Oil prices rose on Wednesday after a report of declining crude inventories in the country and as producer club OPEC seemed to stick to its supply cuts despite pressure from U.S. President Donald Trump.
U.S. West Texas Intermediate (WTI) crude oil futures were at $56.02 per barrel at 0100 GMT, up 52 cents, or 0.9 percent, from their last settlement.
International Brent crude futures were at $65.55 per barrel, up 34 cents, or 0.5 percent from their last close.
U.S. crude oil inventories fell by 4.2 million barrels in the week to Feb. 22, to 444.3 million barrels, the American Petroleum Institute (API) estimated in a weekly report on Tuesday.
Official data will be released by the U.S. Energy Information Administration (EIA) after 1800 GMT.
Oil markets have generally received support this year from supply curbs by the Organization of the Petroleum Exporting Countries (OPEC), which together with some non-affiliated producers like Russia, known as OPEC+, agreed late last year to cut output by 1.2 million barrels per day (bpd) to prop up prices.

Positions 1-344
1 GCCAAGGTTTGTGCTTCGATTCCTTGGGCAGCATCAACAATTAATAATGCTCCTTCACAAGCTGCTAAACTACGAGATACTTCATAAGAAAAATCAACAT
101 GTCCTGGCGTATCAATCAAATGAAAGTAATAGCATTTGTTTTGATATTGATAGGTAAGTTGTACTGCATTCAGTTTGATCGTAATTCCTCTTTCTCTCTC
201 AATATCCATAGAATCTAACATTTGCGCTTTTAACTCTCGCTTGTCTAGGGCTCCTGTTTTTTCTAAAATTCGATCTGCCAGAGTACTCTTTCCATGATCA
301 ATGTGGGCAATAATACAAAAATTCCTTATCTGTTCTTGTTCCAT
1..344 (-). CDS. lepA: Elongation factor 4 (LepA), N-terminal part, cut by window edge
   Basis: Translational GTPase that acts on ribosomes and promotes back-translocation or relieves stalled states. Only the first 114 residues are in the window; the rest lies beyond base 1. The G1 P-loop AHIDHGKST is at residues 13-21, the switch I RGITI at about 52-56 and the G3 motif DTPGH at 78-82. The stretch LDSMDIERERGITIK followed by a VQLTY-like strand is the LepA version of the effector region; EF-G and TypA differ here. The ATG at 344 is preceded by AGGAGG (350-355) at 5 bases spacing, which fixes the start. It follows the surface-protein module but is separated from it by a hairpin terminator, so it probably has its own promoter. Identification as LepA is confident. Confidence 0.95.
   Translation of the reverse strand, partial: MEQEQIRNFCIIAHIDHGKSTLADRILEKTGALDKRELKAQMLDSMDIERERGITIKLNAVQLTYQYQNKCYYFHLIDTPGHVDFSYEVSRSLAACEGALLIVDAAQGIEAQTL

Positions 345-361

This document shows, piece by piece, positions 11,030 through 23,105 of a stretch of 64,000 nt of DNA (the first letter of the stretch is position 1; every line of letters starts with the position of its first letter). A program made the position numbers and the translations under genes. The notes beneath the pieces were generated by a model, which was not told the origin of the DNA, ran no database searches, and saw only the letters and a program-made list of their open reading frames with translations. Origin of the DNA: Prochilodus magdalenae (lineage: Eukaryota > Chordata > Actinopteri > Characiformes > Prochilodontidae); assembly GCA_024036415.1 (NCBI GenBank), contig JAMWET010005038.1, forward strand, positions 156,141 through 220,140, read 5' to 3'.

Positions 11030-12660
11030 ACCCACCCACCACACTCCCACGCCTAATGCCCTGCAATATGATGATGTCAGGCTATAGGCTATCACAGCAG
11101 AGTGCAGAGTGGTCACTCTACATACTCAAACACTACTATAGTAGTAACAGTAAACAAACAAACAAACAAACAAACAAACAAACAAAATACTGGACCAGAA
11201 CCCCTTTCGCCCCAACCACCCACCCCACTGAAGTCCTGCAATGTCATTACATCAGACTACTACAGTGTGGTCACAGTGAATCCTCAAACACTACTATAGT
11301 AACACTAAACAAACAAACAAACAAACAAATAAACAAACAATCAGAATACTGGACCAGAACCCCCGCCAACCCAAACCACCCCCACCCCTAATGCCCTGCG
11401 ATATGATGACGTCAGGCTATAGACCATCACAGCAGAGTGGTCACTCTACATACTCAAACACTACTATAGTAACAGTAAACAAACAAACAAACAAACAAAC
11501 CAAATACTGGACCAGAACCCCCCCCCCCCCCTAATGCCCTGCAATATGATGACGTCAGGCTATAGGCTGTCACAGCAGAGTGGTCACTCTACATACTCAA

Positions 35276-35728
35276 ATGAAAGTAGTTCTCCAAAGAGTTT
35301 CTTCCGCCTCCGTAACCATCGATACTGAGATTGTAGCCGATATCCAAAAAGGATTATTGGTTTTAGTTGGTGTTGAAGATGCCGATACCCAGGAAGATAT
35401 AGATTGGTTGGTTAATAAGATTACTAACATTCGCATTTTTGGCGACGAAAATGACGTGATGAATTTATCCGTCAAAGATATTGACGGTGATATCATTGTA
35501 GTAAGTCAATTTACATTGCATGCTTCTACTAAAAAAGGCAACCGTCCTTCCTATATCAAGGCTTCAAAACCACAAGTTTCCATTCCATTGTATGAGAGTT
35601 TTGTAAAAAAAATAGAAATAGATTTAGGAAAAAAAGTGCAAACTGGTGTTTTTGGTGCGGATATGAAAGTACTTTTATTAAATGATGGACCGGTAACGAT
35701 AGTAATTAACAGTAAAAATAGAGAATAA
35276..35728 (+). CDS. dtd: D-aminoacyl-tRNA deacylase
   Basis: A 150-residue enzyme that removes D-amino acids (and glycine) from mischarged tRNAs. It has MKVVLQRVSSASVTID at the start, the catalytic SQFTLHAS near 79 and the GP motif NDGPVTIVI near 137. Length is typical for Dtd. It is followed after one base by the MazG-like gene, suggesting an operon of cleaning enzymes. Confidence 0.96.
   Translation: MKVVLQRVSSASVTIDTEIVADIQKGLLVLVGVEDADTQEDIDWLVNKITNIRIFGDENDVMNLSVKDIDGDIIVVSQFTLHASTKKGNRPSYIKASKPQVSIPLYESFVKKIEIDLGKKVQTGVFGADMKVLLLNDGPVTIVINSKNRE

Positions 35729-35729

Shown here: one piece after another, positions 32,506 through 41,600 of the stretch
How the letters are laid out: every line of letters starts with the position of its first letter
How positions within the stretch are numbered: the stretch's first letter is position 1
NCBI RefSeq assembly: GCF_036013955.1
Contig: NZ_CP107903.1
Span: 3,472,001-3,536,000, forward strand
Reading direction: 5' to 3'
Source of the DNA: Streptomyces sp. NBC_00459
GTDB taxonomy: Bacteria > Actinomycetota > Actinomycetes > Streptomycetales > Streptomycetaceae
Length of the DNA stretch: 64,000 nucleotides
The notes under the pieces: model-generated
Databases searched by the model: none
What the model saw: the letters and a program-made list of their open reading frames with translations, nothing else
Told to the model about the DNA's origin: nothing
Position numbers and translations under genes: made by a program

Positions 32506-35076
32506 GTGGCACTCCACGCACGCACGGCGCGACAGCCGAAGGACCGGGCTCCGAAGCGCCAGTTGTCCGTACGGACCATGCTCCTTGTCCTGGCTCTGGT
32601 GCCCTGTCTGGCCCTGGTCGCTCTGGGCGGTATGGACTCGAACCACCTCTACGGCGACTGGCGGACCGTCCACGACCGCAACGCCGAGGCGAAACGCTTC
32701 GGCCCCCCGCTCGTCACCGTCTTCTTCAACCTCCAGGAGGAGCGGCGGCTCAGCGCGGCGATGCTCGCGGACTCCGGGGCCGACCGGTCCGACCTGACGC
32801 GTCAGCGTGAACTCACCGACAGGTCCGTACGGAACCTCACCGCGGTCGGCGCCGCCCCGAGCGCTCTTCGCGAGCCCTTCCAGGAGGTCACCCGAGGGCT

And the group has indicated it will continue to withhold supply despite pressure from U.S. President Donald Trump this week to stop artificially tightening markets.
"Crude oil has been rising lately, not due to strong growth and rising demand but primarily due to a politically orchestrated cut in production from OPEC and friends," said Ole Hansen, head of commodity strategy at Denmark's Saxo Bank.
Despite this, oil remains in ample supply as U.S. crude oil production has risen by more than 2 million bpd over the past year, to a record 12 million bpd, and because demand growth is low because of a global economic slowdown and improving energy efficiency across industries.
"The OPEC+ production cuts have ... so far failed to create the tightness needed to support a continued rally," Hansen said.